Ron Paul, Rick Santorum Prove A Divided Republican Party in New Hampshire GOP Debate

The final presidential debate before Tuesday’s New Hampshire primary showed that there was a schism brewing in the Republican Party.

Through an hour and a half of questions among the six GOP candidates, uniquely different brands of Republicanism were presented, ranging from Rick Santorum’s hard-line family values, to Rep. Ron Paul’s (R-Texas) pure libertarian platforms. Mitt Romney, who leads heavily in the state, seemed to be a middle ground, more moderate voice.

As the GOP presidential primary gets underway, it’s becoming clear that there is no single candidate that all rank-and-file Republicans can wholly stand behind. Instead, voters are being asked to choose between extreme social, economic, and foreign policy agendas or platforms that very much tend to lean to the left. There is no pure conservative among the pack who stands a chance at winning.

Early in the Sunday morning GOP debate hosted by partners Meet the Press, Facebook, and New Hampshire’s Union-Leader, host David Gregory asked, in almost Snow White fashion, who the truest Republican in the race was. The question set off a clash between Santorum and the more moderate Romney, in which Santorum hailed himself as a “90% conservative platform,” and claimed that Romney wouldn’t stand up for conservative issues.

Santorum, who lost by just eight votes in the Iowa caucus last week, trails by 20 points to Romney in New Hampshire. The type of conservative platform that likely helped Santorum in Iowa cannot sustain him nationally.

Romney, who holds as high as a 42% lead in New Hampshire in some polls, is rightly being questioned for his more moderate platforms. By no means a George W. Bush Republican, Romney in the debate seemed open to gay rights, stricter environmental policies, and the continuation of the current Social Security, Medicare and Medicade plans. Romney cited his brand of Republicanism as taking shape during his time working in a hugely Democrat and bi-partisan environment when he was governor of Massachusetts. But this more liberal version of conservatism may prove difficult to defend as the primary moves into the South later this month.

Throughout the debate, Paul touted an isolationist foreign policy, a more open social agenda on gay rights (Santorum, in comparison, said that he would be “respectful” of gays, sounding strangely like he would provide them with “separate but equal” status of something), and an economy more in line with the free market. Currently running second to Romney in New Hampshire, Paul is looking more and more like a national contender. Still, Paul can in no way be called a conservative. The hardcore conservative Santorum even went so far as to challenge Paul’s views, summing it up in saying, “All the things Republicans like about (Paul), he can’t accomplish, and all the things we don’t like about him he’ll implement on day one.”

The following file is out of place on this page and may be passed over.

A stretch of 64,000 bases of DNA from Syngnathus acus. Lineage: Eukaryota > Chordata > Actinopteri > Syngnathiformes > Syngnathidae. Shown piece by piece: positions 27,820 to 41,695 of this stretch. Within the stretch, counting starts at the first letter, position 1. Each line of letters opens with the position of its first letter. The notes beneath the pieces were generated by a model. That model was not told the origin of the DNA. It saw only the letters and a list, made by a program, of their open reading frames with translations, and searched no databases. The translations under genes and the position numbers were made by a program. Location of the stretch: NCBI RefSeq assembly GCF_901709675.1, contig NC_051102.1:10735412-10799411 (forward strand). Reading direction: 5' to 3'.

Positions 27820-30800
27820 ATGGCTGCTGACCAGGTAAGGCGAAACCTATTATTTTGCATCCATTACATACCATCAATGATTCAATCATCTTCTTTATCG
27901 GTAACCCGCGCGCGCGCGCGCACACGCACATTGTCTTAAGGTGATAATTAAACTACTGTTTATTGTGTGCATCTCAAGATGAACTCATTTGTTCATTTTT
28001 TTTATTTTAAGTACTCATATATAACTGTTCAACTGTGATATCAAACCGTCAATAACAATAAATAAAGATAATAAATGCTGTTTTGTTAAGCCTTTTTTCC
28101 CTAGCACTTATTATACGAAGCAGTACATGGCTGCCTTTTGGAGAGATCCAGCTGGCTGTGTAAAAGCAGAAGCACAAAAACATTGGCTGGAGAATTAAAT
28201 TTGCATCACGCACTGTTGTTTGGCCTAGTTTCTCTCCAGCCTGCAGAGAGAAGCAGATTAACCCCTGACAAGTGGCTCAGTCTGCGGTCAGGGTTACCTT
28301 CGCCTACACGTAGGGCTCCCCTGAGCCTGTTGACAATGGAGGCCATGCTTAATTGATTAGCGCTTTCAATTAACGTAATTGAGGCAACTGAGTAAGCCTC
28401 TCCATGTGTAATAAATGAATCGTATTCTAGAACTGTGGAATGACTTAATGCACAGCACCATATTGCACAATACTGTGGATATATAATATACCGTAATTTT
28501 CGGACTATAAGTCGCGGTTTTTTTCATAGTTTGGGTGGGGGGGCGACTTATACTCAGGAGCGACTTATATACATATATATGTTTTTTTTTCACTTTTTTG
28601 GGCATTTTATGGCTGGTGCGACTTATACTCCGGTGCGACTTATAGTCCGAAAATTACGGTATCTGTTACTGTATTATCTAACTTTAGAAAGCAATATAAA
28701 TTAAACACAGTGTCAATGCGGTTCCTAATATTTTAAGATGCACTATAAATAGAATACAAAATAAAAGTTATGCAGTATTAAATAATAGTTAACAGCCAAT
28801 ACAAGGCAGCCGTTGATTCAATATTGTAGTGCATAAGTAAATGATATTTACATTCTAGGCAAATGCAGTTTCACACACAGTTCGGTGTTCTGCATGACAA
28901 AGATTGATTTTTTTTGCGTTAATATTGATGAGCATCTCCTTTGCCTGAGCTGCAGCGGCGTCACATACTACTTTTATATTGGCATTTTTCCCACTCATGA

Paul’s strong showing, though, is underlining that Republicans are deeply divided on the type of leadership and policies they want in the White House. Paul may be attacked by Santorum, but he maintains a wide appeal nationally. Libertarianism might find a home in the Republican Party, but as the race takes shape and Paul’s views dovetail significantly with more mainstream Republicans, it will be interesting to see if he opts to ditch the GOP and push on in 2012 as an independent.  

Proof that Paul was the white rhino in the room filled with red elephants was in the insignificance Paul was in this debate. The lion’s share of questions was fielded to Romney and Santorum, even though Paul holds as much as a 13-point lead in New Hampshire compared to Santorum. The number two clearly didn’t get second place status, and was instead sidelined.

Republicans have always been celebrated for their ability to rally behind a single candidate. But this year’s 2012 election is showing that Republicans will be divided. There is a schism in the party, and 2012 will be the year where Republican voters must choose between Santorum’s far-right rhetoric, Romney’s moderate platforms, or Paul’s completely unique Libertarian take on Republicanism. The rift, too, might be too much for Republicans to handle ahead of November’s elections.

Photo Credit: Peter Viderine

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Chris Miles

Chris has worked for media outlets including the Associated Press and Stars and Stripes. He worked with the Clinton Foundation, the United Nations, and with the Kentucky state legislature. He holds a master's degree in political science from the University of Louisville, and a BA in journalism and political science from the University of Kentucky. He is originally from Lexington, Ky. Kentucky basketball occupies a majority of his free time.

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